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Still Waters: Cellular addiction

Posted: Friday, Jan 11th, 2013

Following up with a woman who wanted to hire a local photographer for an event, I called the cell phone number she had given me to let her know I had found someone who would be willing to shoot the event.

“Now is not a good time for me,” the woman said when she answered my call. “I am just leaving my mother’s funeral.”

My first response was to apologize and tell her she could call me back when it was a better time.

My second response, after I hung up the phone, was, “Why would you have your cell phone on at your mother’s funeral? What the heck?”

If there ever was a time to turn your cell phone off, I would think your mother’s funeral would be it.

Good grief!

Many folks these days are literally joined at the ear with their cell phones. Better than American Express, they “don’t leave home without it.”

People talk and text in all sorts of public places, seemingly unaware of anybody else around them. I was waiting in line at the pharmacy the other day, and a woman behind me was talking on her cell phone presumably to a friend, and she was giving the friend the low-down on some no-good so-and-so who had done her wrong. Her language was “colorful,” to say the least. If she had been a TV program in my living room, I would have turned her off. Unfortunately, I couldn’t turn her off or even tone her down.

I probably know more about her personal life than her mom at this point.

Folks are often talking on their phones in the grocery store aisle, in checkout lines, in bank lobbies, in fast food lanes, in restaurants, in doctor’s offices, at their work stations, gas stations and any other station imaginable.

Who needs a party line? Everybody’s conversations are public now anyway.

If someone from another century dropped in, he would think we were all nuts, going around talking into the air.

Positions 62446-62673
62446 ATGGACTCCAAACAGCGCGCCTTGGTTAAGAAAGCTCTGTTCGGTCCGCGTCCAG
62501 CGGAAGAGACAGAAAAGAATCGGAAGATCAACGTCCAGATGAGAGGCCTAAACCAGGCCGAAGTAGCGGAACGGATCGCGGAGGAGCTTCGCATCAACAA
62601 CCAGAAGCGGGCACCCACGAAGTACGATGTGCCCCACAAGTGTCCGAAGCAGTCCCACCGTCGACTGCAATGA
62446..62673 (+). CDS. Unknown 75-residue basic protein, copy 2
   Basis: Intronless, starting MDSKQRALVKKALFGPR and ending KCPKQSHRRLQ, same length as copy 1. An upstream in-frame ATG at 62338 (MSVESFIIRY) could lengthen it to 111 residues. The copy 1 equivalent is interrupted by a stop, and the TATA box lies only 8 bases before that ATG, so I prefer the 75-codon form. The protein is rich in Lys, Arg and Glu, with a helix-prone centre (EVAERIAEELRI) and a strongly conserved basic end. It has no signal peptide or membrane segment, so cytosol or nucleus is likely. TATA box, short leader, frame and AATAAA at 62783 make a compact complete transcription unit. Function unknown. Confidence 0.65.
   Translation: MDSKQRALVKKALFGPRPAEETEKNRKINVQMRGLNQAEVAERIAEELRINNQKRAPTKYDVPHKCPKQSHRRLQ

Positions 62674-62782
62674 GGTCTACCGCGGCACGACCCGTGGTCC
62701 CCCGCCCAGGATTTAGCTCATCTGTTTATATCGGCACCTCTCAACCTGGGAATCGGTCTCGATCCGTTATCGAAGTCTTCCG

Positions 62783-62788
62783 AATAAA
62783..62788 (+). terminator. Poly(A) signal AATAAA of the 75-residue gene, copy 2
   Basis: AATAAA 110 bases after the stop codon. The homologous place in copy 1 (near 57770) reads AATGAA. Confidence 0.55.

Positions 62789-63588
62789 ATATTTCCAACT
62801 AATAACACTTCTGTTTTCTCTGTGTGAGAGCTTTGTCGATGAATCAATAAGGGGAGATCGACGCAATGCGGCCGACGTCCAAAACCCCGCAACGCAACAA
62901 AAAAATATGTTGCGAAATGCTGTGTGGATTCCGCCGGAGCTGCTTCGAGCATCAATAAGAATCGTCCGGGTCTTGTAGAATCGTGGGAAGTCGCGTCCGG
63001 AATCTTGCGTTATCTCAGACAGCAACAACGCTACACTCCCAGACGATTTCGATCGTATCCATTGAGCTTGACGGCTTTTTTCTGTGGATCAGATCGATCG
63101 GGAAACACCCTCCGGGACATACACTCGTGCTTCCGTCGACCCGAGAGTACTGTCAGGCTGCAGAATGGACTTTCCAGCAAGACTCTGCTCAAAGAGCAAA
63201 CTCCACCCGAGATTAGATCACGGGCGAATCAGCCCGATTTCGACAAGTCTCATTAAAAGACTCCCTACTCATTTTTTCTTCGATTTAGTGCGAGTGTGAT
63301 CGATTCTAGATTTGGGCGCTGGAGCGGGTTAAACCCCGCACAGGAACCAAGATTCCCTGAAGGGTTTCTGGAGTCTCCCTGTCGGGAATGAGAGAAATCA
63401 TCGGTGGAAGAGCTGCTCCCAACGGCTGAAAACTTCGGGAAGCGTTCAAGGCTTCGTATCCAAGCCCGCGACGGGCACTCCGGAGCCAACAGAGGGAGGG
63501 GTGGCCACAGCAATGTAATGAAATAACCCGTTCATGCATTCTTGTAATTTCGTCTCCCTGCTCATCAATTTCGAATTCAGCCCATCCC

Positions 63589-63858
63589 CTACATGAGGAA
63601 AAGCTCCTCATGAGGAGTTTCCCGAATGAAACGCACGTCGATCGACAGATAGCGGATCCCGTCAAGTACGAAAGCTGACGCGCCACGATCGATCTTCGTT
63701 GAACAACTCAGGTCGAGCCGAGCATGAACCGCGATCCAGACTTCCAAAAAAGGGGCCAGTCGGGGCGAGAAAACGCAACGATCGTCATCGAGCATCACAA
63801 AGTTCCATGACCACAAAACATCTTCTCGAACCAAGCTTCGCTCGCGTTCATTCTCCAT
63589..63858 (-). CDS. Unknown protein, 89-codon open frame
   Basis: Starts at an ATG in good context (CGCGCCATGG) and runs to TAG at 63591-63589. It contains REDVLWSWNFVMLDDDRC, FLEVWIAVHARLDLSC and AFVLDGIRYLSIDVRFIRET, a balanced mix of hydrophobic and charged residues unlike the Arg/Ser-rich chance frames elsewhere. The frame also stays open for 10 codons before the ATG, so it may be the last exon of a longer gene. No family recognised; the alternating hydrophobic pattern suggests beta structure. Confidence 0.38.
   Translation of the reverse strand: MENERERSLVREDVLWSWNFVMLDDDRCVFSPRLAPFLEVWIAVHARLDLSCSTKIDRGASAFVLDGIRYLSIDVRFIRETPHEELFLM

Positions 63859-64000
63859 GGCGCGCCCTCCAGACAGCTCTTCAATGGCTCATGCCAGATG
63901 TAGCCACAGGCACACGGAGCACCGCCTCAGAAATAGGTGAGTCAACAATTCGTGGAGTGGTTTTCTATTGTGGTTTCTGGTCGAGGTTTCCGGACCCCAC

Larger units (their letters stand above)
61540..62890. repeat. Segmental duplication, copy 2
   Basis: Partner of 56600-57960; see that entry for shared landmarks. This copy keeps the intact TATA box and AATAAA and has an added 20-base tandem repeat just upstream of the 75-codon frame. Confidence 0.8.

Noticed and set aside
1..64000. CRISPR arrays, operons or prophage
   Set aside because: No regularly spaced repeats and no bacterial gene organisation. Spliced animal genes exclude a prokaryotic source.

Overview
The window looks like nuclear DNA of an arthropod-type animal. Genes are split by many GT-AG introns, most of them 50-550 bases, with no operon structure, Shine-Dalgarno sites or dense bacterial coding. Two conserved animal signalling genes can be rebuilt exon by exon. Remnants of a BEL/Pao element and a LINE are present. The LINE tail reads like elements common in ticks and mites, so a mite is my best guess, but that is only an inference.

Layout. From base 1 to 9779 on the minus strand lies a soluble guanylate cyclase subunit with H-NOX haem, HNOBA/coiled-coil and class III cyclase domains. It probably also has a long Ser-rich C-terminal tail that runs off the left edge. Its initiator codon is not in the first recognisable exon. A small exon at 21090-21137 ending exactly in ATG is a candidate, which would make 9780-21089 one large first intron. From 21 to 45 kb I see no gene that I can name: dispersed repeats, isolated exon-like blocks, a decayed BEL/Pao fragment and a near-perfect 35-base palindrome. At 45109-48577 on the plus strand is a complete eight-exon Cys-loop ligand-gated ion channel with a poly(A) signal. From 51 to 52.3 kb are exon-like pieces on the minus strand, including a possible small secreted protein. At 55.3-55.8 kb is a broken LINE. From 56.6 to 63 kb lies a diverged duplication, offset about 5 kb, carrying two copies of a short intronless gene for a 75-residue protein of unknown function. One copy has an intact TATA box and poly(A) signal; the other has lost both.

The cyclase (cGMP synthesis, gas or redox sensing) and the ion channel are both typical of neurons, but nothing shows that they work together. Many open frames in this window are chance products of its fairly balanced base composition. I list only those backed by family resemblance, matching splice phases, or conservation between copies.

I have heard phones go off in some very inappropriate places like funerals and church services. I understand someone might forget to turn a phone off or put it on vibrate, but what’s worse, the person will answer the call in church and start talking to the person on the other end of the line.

One place cell phones are expressly forbidden and will not be tolerated is the courtroom when court is in session. A cell phone going off in court will be confiscated. I remember one time when an attorney was before a judge during a hearing, and his cell phone went off. He made the mistake of answering it right in front of the court. I thought the judge was going to deck him then and there.

Sometimes I wish I had that kind of power over cell phones, too. I would have quite a collection of confiscated phones if that were the case.

I do own a cell phone, which for economic reasons is the only phone I have now. The most time I spend on it is Sunday morning when I talk to my mother in the comfort of my living room with a dog beside me on the couch.

It’s not attached to my right ear, though. Sure, it’s handy to have, and yes, I have answered it in the grocery store occasionally.

I just hope I would have enough sense to turn it off during my own parent’s funeral!

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